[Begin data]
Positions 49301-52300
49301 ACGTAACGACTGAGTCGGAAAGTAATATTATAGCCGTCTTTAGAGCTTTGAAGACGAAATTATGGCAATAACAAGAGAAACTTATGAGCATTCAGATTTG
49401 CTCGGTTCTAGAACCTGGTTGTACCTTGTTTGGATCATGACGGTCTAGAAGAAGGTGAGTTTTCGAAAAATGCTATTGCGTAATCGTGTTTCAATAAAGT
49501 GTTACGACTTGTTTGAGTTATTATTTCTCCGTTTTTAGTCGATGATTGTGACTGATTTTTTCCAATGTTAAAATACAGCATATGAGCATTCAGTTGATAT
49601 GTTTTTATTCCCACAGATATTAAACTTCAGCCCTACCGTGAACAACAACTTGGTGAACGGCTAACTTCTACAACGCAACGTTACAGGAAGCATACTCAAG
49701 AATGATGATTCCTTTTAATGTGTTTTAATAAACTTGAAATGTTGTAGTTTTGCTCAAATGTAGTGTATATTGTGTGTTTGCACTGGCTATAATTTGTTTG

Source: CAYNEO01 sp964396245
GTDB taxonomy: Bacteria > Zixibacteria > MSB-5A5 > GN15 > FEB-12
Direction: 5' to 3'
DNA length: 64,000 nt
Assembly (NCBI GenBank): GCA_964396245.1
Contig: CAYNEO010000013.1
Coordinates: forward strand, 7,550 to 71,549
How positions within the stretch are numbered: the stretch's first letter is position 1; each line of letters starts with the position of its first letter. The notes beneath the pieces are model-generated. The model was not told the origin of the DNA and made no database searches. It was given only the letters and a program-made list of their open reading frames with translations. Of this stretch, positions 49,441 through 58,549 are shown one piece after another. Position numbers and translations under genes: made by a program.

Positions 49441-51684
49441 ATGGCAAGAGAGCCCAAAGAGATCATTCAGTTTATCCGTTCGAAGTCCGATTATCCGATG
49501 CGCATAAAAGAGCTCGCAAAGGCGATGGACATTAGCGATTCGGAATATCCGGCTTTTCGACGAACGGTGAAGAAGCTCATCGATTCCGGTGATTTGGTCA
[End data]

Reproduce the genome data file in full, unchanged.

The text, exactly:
Positions 49301-52300
49301 ACGTAACGACTGAGTCGGAAAGTAATATTATAGCCGTCTTTAGAGCTTTGAAGACGAAATTATGGCAATAACAAGAGAAACTTATGAGCATTCAGATTTG
49401 CTCGGTTCTAGAACCTGGTTGTACCTTGTTTGGATCATGACGGTCTAGAAGAAGGTGAGTTTTCGAAAAATGCTATTGCGTAATCGTGTTTCAATAAAGT
49501 GTTACGACTTGTTTGAGTTATTATTTCTCCGTTTTTAGTCGATGATTGTGACTGATTTTTTCCAATGTTAAAATACAGCATATGAGCATTCAGTTGATAT
49601 GTTTTTATTCCCACAGATATTAAACTTCAGCCCTACCGTGAACAACAACTTGGTGAACGGCTAACTTCTACAACGCAACGTTACAGGAAGCATACTCAAG
49701 AATGATGATTCCTTTTAATGTGTTTTAATAAACTTGAAATGTTGTAGTTTTGCTCAAATGTAGTGTATATTGTGTGTTTGCACTGGCTATAATTTGTTTG

Source: CAYNEO01 sp964396245
GTDB taxonomy: Bacteria > Zixibacteria > MSB-5A5 > GN15 > FEB-12
Direction: 5' to 3'
DNA length: 64,000 nt
Assembly (NCBI GenBank): GCA_964396245.1
Contig: CAYNEO010000013.1
Coordinates: forward strand, 7,550 to 71,549
How positions within the stretch are numbered: the stretch's first letter is position 1; each line of letters starts with the position of its first letter. The notes beneath the pieces are model-generated. The model was not told the origin of the DNA and made no database searches. It was given only the letters and a program-made list of their open reading frames with translations. Of this stretch, positions 49,441 through 58,549 are shown one piece after another. Position numbers and translations under genes: made by a program.

Positions 49441-51684
49441 ATGGCAAGAGAGCCCAAAGAGATCATTCAGTTTATCCGTTCGAAGTCCGATTATCCGATG
49501 CGCATAAAAGAGCTCGCAAAGGCGATGGACATTAGCGATTCGGAATATCCGGCTTTTCGACGAACGGTGAAGAAGCTCATCGATTCCGGTGATTTGGTCA